Recall that we began this chapter with a series of pithy comments about the ways in which cognitive psychologists derive evidence for theoretical entities. That task begins with an analysis of empirical data and proceeds to a theoretical interpretation only through the lens of a particular model. Although we have not emphasized it here, it is important to remember that any comparison of conditions or measures assumes some underlying model, and that those comparisons that are simple do not necessarily reflect simplicity in that underlying model.
Through our short tales in the first section, we discussed the theoretical interpretations of modelbased analysis only as necessary. In this section, I outline rules that other researchers have used to guide the relation between theoretical parameters and theoretical entities. Consider the final example from the first section, in which performance from multiple recall tasks was combined to yield estimates of the contribution of deliberative recollection (R) and automatic memory retrieval (A) to cued recall (Table 24.1). The manipulation of attention had opposite effects on inclusion and exclusion probability, which made the raw data difficult to interpret. However, the model parameters told a very clear story: Attention affects recollection, but not automatic memory. This dissociation provides a first step toward the postulation that these two bases for responding actually represent different memory systems or different memory processes. What else is necessary?
The primary basis for such postulation is the existence of converging multiple dissociations (Schacter & Tulving, 1994). The evidence that aging, for example, selectively impairs recollective but not automatic memory strengthens the case that the two are separate entities (e.g., Benjamin & Craik, 2001; Jacoby, 1999). In the context of animal learning, Lorenz (1970) argued that imprinting was a fundamentally different process than that of normal learning and pointed to various dissociations between the two, such as the presence of a critical period for the former, but not the latter (cf. Shettle-worth, 1993).
Tulving (1984) argued that memory systems should be distinguished in large part on the basis of the information they store and the operations they perform on that information. Thus, procedural memory, which governs the executions of actions and skilled performance, can be distinguished from declarative memory, which contains verbalizable knowledge. Procedural memory contains information about the rapid coordination of limb movements and thus maintains a unique information store. Declarative memory maintains information in sufficiently flexible form to allow inferential processes to act on propositions in memory and thus allows unique operations unavailable to procedural memory. These differences do indeed play out as a number of dissociations in both animals and humans (Squire, 1992).
In addition, Tulving (1984) suggested that memory systems be defined in part by their neural substrates. This is an important point, given the renaissance of cognitive neuroscience briefly remarked on earlier, and I wish to offer an alternative viewpoint as a final remark. The denouement of the argument is that there is no reason why brain systems and cognitive systems should be one and the same.
But do not all the functions of cognition lie in the brain, and therefore shouldn't the structure of the brain be a reasonable playground for the construction of cognitive theories? The answer is no, for the same reason that neither protein strings, nor molecules, nor atoms, nor quarks should be the building blocks of a cognitive theory. Theoretical entities in cognitive psychology are only useful insofar as they allow a handy categorization of experimental results. Thus, despite the fact that habituation in the eye and in the ear take place in different brain regions, we nonetheless recognize a unifying concept that unites the two forms of learning.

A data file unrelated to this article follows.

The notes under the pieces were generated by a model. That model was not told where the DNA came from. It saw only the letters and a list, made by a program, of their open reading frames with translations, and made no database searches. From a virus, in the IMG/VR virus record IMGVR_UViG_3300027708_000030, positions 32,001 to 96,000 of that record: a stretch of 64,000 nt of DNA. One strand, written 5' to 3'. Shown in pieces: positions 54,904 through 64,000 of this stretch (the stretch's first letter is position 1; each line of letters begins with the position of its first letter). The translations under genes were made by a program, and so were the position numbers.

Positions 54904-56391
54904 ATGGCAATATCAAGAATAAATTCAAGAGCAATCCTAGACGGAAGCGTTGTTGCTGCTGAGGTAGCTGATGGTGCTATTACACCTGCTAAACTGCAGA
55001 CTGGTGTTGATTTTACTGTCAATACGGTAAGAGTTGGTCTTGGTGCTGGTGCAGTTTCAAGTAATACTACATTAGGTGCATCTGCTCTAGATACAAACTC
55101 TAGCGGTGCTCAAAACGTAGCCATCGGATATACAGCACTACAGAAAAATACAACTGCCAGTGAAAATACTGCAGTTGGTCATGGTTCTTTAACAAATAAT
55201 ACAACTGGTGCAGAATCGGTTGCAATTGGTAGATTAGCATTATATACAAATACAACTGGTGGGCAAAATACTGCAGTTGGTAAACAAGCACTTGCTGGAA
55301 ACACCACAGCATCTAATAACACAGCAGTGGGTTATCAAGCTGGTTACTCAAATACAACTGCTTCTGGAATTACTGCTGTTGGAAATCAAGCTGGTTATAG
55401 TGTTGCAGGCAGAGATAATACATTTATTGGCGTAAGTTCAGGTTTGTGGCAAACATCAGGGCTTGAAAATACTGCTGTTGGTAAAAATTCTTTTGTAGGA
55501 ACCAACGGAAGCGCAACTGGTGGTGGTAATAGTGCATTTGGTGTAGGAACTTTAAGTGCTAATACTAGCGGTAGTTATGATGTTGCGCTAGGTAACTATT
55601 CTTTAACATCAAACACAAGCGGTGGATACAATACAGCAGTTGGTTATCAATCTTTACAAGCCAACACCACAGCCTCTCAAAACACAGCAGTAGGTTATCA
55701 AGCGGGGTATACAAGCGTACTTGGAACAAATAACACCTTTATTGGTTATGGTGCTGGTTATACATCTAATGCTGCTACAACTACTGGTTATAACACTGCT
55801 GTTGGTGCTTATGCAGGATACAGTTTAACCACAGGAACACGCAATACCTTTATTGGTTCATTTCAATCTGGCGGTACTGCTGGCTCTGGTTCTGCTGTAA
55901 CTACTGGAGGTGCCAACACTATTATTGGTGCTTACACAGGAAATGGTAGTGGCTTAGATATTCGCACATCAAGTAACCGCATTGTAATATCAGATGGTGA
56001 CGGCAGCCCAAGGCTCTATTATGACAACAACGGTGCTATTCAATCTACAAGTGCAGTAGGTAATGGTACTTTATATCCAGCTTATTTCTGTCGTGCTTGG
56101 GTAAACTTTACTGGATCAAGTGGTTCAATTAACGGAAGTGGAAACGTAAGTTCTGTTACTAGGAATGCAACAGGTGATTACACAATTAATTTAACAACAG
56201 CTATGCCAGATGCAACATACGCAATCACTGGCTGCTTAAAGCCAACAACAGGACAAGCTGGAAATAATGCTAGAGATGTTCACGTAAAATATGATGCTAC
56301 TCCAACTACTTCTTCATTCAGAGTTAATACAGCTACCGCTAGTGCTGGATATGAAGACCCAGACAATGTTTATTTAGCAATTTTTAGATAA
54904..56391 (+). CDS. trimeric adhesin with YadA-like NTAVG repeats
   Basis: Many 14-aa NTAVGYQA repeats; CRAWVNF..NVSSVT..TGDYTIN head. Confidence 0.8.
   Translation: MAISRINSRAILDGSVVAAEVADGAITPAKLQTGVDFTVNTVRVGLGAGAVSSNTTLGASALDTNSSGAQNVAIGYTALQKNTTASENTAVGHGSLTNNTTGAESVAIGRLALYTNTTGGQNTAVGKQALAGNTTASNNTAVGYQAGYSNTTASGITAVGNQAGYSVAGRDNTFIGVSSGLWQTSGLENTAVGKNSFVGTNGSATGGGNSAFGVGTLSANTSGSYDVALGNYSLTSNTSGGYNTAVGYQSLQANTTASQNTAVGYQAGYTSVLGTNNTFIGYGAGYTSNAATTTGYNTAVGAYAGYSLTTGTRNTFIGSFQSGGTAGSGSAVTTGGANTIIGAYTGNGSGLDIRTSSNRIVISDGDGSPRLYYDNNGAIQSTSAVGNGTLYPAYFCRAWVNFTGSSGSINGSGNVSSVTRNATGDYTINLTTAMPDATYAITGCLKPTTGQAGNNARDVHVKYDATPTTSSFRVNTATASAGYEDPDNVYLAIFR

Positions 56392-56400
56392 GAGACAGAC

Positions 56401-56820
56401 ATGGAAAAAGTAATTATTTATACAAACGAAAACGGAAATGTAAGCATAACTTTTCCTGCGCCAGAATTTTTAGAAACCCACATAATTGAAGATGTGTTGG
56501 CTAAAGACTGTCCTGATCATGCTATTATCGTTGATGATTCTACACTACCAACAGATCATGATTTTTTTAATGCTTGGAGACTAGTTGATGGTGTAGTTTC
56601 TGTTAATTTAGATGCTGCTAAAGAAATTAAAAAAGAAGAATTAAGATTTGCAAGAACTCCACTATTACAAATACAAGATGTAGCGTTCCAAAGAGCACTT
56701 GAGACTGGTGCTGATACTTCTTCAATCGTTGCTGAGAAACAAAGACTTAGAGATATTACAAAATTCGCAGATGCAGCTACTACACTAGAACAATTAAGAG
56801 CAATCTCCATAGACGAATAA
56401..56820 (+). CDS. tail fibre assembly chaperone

A trickier question, however, is whether we are justified in postulating multiple cognitive components that exist in a single brain region. Consider the granddaddy of all distinctions in human memory, that between episodic and semantic memory (Tulving, 1983). Episodic memory stores events from an autobiographical perspective; semantic memory stores facts and knowledge and contains no information about specific past episodes. This distinction has been among the most useful in modern memory research and makes sense out of a huge number of empirical phenomena. Yet, numerous influential theories propose that the information underlying these two memory "systems" is one and the same. For example, Hintzman (1986) showed that a memory system that stored nothing more than specific individual events—in other words, its memory was exclusively episodic—could yield behaviors that were hallmarks for the postulation of semantic memory. Does such a demonstration imply that the distinction is no longer useful? Of course not. Although it may well turn out the brain does not honor this distinction, there is no reason why a cognitive theory should not. Similarly, we can build a reasonable model out of integers and logic components of the way in which our desktop computer performs some computational task, despite the fact that the computer's own representation is binary, and its logic components are nothing more than the arrangements of binary operators. There is no doubt that knowledge about the structure and function of brain regions can and should inform cognitive notions about memory, but there is a danger is failing to recognize additional appropriate levels of abstraction beyond the physical substrate and inappropriately besmirching theories that have desirable qualities.
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